Wojcik: What’s the difference between so-called new school and old school or traditional Americana-style tattoos?

O’Kelly: “New school” is known for its exaggerated features, with a heavy graffiti-and-anime influence and thick calligraphed lines but almost never any black shading of the kind you find in “old school” tattooing. The influence of a strong, comic-illustration, “realistic” quality is also visible in “new school” tattooing.

On the other hand, in the traditional style, you make all the lines and add black shading, and the tattoo should look finished. Then you add color.

More samples of the tattooer J.D. O’Kelly’s bold handiwork. Photos courtesy of the artist

I started my training just after the terrorist attacks of September 11, 2001 and got licensed in the spring of the following year. I started at the street shop and worked there for six years doing hokey designs on cheap, difficult people. Things have gotten better, but in some ways the tattoo scene hasn’t changed much. In fact, I’ve thought about leaving tattooing.

Too many people have watched too many tattoo reality shows, or went tanning with a Playboy-bunny cutout placed low on the front of their hips so that, you know, when they meet you and ask to be tattooed, they can let you know exactly where to tattoo them, and it pretty quickly kills that inexplicable something that first attracted me to tattooing — an archetypal, ritualistic, liminal, transformative, quasi-shamanistic buzz about it all. 

Today, social-media influencers have asserted themselves and reshaped the industry, which is now influenced from the outside in.

Wojcik: Please explain what you mean by that remark.

O’Kelly: Thanks to influencers and younger artists who are also influencers, many new tattooers don’t follow any of the profession’s old rules or codes. Before all the Instagrammers entered the picture, no respectable artist would have put a hand or neck tattoo on someone who wasn’t already heavily and visibly tattooed — at a minimum, a customer would have had to have sleeves. Because only then could the person receiving such a tattoo begin to fathom the impact the stigma of having it would have on his or her life.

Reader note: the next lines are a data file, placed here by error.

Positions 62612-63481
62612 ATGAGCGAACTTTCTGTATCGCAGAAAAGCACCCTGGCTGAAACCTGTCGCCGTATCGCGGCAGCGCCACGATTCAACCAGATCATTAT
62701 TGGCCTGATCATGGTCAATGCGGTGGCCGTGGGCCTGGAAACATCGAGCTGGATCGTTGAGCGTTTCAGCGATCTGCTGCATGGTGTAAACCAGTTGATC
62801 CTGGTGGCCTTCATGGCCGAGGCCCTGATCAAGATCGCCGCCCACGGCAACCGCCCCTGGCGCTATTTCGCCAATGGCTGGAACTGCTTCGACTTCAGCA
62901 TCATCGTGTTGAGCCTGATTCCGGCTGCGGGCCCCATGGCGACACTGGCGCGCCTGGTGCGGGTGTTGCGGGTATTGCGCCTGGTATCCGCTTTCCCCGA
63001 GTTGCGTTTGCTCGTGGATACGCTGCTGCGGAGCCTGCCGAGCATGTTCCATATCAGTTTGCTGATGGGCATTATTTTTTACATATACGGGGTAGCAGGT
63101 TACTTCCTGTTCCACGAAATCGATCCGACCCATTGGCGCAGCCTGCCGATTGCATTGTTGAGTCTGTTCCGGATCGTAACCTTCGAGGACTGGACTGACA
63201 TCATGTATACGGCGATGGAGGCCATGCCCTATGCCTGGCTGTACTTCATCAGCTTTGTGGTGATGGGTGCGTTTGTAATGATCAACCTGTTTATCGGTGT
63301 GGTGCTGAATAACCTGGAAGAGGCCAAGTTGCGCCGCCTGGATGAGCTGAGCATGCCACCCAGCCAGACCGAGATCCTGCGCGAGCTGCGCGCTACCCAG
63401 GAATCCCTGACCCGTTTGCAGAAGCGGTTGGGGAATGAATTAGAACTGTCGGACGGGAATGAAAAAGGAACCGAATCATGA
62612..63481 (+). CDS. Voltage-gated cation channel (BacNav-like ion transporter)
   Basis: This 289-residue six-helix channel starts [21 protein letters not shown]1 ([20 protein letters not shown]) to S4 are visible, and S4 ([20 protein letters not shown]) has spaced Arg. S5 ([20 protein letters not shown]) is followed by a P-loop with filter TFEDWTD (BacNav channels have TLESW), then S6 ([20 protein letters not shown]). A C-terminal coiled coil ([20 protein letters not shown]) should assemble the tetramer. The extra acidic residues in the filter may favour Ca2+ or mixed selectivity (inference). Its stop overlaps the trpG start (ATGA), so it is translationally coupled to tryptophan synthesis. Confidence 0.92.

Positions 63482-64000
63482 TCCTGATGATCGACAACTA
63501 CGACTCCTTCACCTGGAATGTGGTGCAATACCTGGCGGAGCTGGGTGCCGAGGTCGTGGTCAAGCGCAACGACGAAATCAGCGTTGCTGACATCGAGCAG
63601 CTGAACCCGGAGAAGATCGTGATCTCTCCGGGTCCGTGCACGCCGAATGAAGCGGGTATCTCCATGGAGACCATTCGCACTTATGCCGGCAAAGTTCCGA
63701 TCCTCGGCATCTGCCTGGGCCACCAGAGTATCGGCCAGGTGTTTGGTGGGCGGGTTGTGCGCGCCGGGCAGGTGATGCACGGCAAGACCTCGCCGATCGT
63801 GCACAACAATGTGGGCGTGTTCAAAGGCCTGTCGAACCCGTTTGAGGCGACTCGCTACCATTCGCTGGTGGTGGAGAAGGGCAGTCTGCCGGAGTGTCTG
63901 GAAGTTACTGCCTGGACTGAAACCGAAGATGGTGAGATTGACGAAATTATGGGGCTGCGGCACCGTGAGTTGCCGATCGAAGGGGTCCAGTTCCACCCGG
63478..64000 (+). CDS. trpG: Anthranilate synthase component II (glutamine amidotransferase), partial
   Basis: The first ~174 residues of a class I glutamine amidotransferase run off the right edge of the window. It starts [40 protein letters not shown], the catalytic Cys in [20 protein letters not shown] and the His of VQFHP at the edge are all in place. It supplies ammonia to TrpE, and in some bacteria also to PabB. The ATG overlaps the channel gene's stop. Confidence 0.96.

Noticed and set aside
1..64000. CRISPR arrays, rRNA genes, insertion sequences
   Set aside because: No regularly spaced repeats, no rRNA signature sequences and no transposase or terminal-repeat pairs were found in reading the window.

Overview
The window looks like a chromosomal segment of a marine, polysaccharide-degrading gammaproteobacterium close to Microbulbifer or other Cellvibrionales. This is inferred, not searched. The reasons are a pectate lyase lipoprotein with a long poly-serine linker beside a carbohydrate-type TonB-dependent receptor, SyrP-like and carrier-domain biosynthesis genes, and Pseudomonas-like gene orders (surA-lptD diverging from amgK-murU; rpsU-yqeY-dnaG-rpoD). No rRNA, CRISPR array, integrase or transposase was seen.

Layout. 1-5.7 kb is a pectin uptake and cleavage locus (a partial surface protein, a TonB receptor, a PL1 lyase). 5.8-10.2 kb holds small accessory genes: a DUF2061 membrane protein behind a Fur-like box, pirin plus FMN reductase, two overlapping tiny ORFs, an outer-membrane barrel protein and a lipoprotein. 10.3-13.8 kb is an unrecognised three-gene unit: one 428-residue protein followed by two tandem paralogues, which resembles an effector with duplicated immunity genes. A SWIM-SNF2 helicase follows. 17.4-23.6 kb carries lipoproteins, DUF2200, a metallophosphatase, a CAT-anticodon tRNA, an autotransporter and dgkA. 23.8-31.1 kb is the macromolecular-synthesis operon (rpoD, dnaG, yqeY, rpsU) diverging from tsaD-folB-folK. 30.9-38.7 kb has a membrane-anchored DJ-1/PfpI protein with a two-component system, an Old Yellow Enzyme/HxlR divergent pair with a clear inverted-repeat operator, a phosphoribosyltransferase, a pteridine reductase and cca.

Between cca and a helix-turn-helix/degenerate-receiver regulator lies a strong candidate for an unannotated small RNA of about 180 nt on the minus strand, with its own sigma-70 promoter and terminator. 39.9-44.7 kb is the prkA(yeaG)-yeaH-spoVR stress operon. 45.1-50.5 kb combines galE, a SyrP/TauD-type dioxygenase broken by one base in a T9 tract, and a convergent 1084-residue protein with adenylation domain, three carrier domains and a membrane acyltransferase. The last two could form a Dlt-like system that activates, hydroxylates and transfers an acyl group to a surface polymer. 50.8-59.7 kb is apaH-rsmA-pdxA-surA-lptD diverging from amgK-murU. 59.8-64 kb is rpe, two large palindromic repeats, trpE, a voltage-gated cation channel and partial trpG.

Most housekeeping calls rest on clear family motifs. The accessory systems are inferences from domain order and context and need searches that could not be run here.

Believe me, that stigma is still very real.

But these kids, they open up shops right on top of those of older tattooers who are already well established. That’s bad etiquette. And they’ll tattoo palms, hands, necks. They don’t care, as long as it can become a postable moment that will make them look cool on Instagram. There’s a joke term for these people’s tattoos: “Vans Warped Tour Body Suit,” referring to hands blasted, neck and throat blasted, lower forearms blasted. Take off the T-shirt, and the person has no other tattoos anywhere. I may not know what authentic is but I know that that isn’t. These days, there is intense competition among those who are trying to make a living as tattooists. If you tell hipsters they’re not yet tattooed enough to receive neck tattoos, they’ll just walk a block or two away and get it done by someone else.

Flowers and a serpent in a design by the tattooer J.D. O’Kelly. Photo courtesy of the artist

Wojcik: Professionally and personally, where are you today?

O’Kelly: After 20 years in the business and now, living with fibromyalgia [chronic pain, tenderness, and stiffness of certain muscles and connective tissues], I’ve decided to create a private studio in an old recreational-vehicle trailer and give priority to my own, original designs. I’ll open up books containing my designs every two to three months or so, invite customers to submit their ideas about which designs they might like to be tattooed with, and then I’ll pick what I find most appealing. I used to feel envious and think that it was pretentious when I saw other artists doing this kind of thing, but at this point, I’m looking forward to an opportunity to bring a certain dignity and the magic back to the tattooing experience — with a super-low profile, as an industry outsider located even farther outside the center of the industry. That’s where I tend to thrive.

I have zero desire to be involved in the tattoo industry anymore. It kind of got in the way of what I really value about tattooing — the archetypal, liminal/sacred, quasi- or overtly shamanistic aspects of tattooing, and doing meaningful work, not just pop-culture nonsense and the crap people bring in after looking at Pinterest.

With my wife, Julie O’Kelly, I’m also working on different creative pursuits, from making coffins to upcycling vintage and gothic furniture. People have responded very favorably to our Etsy store, Immortal Curio Furniture Company. I’m planning to leave tattooing completely by the time I’m 60.